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Thread: F/O Malcolm Hayes (118396)

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    Default F/O Malcolm Hayes (118396)

    F/O Malcolm Hayes was the pilot of Halifax DK123 which was shot down whilst attacking an electricity transformer at Distre on 19 February 1943. He had a daughter Elizabeth M Hayes, born 7 months after the raid, the birth being registered in the Wokingham.

    It is believed Elizabeth married a Mchurick and her last known address was in Edinburgh, possibly in the early 1990s. Although 'McHurick' is an extremely unusual name I've been unable to trace any such family in the BT telephone directory.

    Could any of our Scottish BMD experts offer any advice - either year of marriage or possibly death (anything really.)

    If needs be I will resort to the press, but that will only be when I've exhausted all other routes.

    TIA
    Brian

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    I've no viewing credits for Scotlandspeople but the spelling Mchurick does not return for anyones death in their database.

    I do see a few of them on ancestry.com which I guess you have already.

    Scotlandspeople marriage registers only go up to 1933!
    Dennis Burke
    - Dublin

    Foreign Aircrew and Aircraft Ireland 1939-1945
    www.ww2irishaviation.com

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    Thanks Dennis. I'm afraid I'm no expert with these genealogy things - I leave that to Peter or my better half (they will be properly instructed in their next task).

    On a more serious note this is rather a strange one in that BT.com hasn't provided any hits, whilst the only hit I had on the Internet was a chap who died in 1797!

    Brian

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    Default Transfer from Army to RAF

    I haven't traced Hayes' daughter, but I have discovered he had a brother who is still living. I've only got to trace him now, but that's my problem.

    However, I would appreciate assistance in trying to sort out Hayes' career. From the LG I know he was commissioned as 2nd Lt in the Royal Artillery in May 1940. He subsequently relinquishes his commission as Lt on 21 Feb 1942, on which date he is commissioned as P/O (on probation) in the GD Branch, RAFVR. By August he is at Netheravon with 295 Sqn, at that time flying Whitleys.

    Clearly Hayes had received some training, or had trained as a pilot, when he transferred to the RAFVR, but can anyone provide a probable scenario of how an RA officer would become a pilot, or train as a pilot, in the Army?

    TIA

    Brian

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    A large part of the AOP Squadrons were RA or ex-RA officers, so he could have learnt on their Austers.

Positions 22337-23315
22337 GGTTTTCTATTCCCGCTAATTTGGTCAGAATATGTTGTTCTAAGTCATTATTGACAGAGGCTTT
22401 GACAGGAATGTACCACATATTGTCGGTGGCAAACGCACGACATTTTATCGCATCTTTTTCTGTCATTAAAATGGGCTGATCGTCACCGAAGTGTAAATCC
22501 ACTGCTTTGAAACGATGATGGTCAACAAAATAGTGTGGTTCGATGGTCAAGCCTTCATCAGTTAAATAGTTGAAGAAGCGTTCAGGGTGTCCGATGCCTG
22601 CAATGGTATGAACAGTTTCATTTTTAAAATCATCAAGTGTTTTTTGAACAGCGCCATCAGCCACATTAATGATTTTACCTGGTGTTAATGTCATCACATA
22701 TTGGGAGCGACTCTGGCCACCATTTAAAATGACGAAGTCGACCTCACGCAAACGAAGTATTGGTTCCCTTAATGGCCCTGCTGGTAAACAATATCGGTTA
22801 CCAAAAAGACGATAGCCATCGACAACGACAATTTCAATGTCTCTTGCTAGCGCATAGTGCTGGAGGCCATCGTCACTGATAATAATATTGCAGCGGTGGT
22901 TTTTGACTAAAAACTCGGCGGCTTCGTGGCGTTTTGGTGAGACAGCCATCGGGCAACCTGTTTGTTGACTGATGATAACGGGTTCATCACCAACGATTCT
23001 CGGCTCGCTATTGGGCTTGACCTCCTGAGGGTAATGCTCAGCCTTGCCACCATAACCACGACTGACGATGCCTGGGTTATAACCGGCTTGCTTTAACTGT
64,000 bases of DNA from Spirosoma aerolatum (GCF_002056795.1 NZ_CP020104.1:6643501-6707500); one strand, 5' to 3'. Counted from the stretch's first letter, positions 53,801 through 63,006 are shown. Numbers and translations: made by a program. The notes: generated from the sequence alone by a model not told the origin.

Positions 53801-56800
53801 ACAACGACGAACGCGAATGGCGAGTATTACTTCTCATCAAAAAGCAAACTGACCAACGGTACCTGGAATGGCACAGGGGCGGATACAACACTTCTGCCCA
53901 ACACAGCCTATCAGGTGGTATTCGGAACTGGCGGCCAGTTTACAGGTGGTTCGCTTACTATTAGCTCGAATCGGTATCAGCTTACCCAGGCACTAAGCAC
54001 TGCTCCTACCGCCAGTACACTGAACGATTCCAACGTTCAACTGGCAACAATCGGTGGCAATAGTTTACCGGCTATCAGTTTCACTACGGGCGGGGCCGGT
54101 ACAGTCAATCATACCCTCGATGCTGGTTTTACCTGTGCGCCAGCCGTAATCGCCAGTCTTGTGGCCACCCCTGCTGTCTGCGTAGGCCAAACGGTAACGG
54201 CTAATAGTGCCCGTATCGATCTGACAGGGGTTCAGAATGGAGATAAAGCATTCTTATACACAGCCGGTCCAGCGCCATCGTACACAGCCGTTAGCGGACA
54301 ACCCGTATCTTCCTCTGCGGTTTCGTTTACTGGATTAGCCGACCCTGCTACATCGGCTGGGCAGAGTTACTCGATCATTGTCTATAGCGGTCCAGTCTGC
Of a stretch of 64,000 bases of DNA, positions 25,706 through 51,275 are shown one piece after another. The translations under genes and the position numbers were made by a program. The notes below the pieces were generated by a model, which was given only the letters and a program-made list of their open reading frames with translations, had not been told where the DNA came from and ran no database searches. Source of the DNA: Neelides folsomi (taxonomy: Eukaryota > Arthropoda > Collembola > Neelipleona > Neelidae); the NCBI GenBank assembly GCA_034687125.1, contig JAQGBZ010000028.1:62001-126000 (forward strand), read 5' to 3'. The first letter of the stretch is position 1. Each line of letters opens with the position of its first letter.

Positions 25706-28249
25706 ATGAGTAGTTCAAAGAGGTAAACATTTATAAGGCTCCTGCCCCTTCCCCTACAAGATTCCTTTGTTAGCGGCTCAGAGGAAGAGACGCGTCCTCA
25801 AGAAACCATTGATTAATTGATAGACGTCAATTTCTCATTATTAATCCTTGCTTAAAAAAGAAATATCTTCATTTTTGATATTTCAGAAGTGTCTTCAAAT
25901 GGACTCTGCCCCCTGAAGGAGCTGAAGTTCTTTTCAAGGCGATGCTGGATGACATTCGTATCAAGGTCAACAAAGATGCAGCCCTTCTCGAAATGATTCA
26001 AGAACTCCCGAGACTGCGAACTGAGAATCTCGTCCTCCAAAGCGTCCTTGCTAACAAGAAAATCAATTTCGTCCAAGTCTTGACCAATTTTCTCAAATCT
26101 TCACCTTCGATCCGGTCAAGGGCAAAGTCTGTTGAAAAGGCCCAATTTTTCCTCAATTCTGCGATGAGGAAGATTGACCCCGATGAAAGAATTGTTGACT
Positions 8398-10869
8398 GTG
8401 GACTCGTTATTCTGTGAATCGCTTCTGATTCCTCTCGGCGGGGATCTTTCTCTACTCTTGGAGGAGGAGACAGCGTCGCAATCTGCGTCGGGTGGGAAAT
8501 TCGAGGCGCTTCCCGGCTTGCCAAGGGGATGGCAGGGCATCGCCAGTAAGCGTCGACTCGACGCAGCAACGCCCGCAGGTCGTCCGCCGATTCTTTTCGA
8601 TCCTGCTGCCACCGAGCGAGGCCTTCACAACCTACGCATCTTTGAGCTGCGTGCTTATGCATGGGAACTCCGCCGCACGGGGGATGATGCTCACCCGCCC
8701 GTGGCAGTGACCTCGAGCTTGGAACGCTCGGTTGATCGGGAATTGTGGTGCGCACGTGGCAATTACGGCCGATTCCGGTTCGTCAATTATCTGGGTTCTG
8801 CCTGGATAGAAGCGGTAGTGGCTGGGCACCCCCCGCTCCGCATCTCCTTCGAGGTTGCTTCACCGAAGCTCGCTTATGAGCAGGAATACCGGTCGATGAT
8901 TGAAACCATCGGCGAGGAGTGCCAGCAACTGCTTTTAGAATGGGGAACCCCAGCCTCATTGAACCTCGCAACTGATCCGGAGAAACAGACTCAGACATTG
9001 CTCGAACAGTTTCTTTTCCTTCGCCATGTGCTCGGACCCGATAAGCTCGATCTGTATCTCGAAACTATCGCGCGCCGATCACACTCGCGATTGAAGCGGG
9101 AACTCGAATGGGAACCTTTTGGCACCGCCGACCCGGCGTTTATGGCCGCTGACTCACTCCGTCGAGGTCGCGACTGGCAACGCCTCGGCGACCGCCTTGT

A

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    Much obliged Amrit.

    Brian

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    Brian, Whilst not discounting Amrit's response re AOP pilots, The LG tosses up a number of Army officers who transferred to the RAF during the war. I wonder if the Army commission wasn't relinquished until the "wings" course had been completed? Regards, Terry

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    I'm open to all suggestions Terry. What you suggests could well fit as Hayes joined 295 Sqn at its formation in August 1942 - in other words he must have been a qualified pilot on multi-engined aircraft on his transfer. I suspect the answer is probably a mix of your reply and Amrit's - that he learnt to fly for AOP duties then, finding flying was his metier, volunteered for a transfer, which was only confirmed when he successfully completed his training.

    His two brothers were both in the Army so it may be that joining the Army in the first place was a family thing. His older brother, Capt Graham Hayes, was executed by the Gestapo the following July after being captured following a Small Scale Raiding Force commando operation in September 1942 ('If I must die' by Gerard Fournier)

    Brian

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    Hi Brian

    There was an earlier thread which pointed out that a reasonable number of Army officerrs volunteered or were seconded for flying duties and many of them held dual commissions.

    A/Cdre Andrew Geddes, A/Cdre Operations, HQ 2TAF, for example still held a commission as a Major in the Army until he was awarded a Permanent Commission in the RAF in 1946. He had first been seconded to the RAF in 1928, returned to the Army in 1932, back to the RAF in 1935, then to the Army in 1938 until being reseconded to the RAF in 1939, where he served until transferring to the RAF in 1946.

    Your man may simply have decided to apply for a transfer to the RAF on completion of his flying training.

    Malcolm

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    I think that's what I'm trying to imply Malcolm. Since it was just 5 months between the time he was commissioned in the RAFVR and arriving at 295 Sqn, I would guess he must have completed most/all of his heavy training whilst still an Army officer. Perhaps the thinking was that if he failed in this respect he would still be qualified for AOP duties in a light aircraft.

    Interesting variety of scenarios though; perhaps if I trace his brother the proper story will emerge.

    Brian

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